Fatigue is a major factor in accidents. Under 49 CFR § 395.3, a truck driver can only drive for up to 11 continuous hours within a maximum 14-hour workday. The time between working shifts can be no less than 10 hours. In a 7-day period, trucks can be on the road for up to 77 hours. In an 8-day period, it can be for up to 88 hours. After an interim of 2 ½ days, the workweek can begin at zero. The hours can be electronically recorded, though many companies use paper logs. In too many cases, records are falsified or are not consistent with other records that track a driver’s hours, miles, and times.
Commercial drivers are presumed to be under the influence of alcohol if their blood alcohol concentration (BAC) level is 0.04%, or half of that for non-commercial drivers as per OCGA § 40-6-391(i) as well as 49 CFR § 391.15. Federal regulations bar companies from retaining a driver with a BAC at this level or who refused to test. Similarly, any driver with a Schedule 1 controlled substance, which includes marijuana, that is found in their system following a blood test is banned from driving for one year for a first offense.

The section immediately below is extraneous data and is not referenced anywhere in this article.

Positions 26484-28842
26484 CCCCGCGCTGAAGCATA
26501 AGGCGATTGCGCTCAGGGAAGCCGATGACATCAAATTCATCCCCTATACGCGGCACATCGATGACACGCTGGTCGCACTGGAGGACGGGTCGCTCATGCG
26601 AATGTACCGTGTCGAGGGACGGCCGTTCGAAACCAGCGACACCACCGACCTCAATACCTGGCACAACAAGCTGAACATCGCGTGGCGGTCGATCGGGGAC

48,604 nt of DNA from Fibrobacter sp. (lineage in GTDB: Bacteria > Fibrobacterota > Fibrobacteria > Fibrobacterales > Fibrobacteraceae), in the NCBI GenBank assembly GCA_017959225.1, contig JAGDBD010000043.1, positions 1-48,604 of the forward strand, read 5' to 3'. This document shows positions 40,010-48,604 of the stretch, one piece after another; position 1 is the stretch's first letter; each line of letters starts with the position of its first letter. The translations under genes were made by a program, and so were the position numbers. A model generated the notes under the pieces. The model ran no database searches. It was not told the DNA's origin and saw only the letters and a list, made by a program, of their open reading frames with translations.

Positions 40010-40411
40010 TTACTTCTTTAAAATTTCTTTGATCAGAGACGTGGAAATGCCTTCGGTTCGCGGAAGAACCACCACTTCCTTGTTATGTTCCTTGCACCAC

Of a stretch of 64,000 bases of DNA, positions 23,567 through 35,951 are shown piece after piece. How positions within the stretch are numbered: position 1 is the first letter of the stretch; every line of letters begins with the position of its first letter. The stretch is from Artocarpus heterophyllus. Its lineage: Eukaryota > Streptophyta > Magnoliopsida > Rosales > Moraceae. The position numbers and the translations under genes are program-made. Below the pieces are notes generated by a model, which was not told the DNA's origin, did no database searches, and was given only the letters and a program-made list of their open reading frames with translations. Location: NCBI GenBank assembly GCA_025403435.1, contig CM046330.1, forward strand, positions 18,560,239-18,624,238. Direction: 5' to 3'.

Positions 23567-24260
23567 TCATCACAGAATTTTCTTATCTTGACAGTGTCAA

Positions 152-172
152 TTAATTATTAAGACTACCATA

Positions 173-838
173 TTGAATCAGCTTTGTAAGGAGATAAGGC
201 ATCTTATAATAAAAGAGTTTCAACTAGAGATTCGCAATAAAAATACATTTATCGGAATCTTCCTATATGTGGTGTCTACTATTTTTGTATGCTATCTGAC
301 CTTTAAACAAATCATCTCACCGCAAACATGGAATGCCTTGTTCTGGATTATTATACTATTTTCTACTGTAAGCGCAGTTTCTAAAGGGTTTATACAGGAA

A trucking company is held liable for the actions of its drivers through vicarious liability principles, though it must have had actual knowledge that its driver was using alcohol while driving to be penalized under 49 C.F.R. § 382.205. It is the hiring of someone with a history of impaired driving that can expose it to liability, however.
In any trucking accident with injuries, a skilled Johns Creek personal injury attorney should be retained to handle your claim from the outset, or you risk losing valuable evidence that can jeopardize your claim.
Maintenance and Service Failure
Truckers are required to conduct extensive pre-trip and post-trip inspections of their vehicles, and to log in their findings. Regular and systematic servicing or maintenance is another regulatory requirement under 49 CFR § 396.3. Post-accident inspections of a truck involved in an accident can reveal issues with brakes, steering, lighting, tires, or other areas that should have been found and repaired if a proper pre-trip inspection had been conducted.
Negligent Hiring Practices
The FMCSA has strict and comprehensive hiring guidelines that trucking companies commonly violate. Companies are required to research and document for their prospective drivers:
- Previous driver’s licenses
- Previous experience
- Accidents in the past 3-years and injuries caused
- Traffic tickets over the past 3-years
- Any license suspensions
- Previous employers over the past 3-years
- If a driver has a history of alcohol and/or drug issues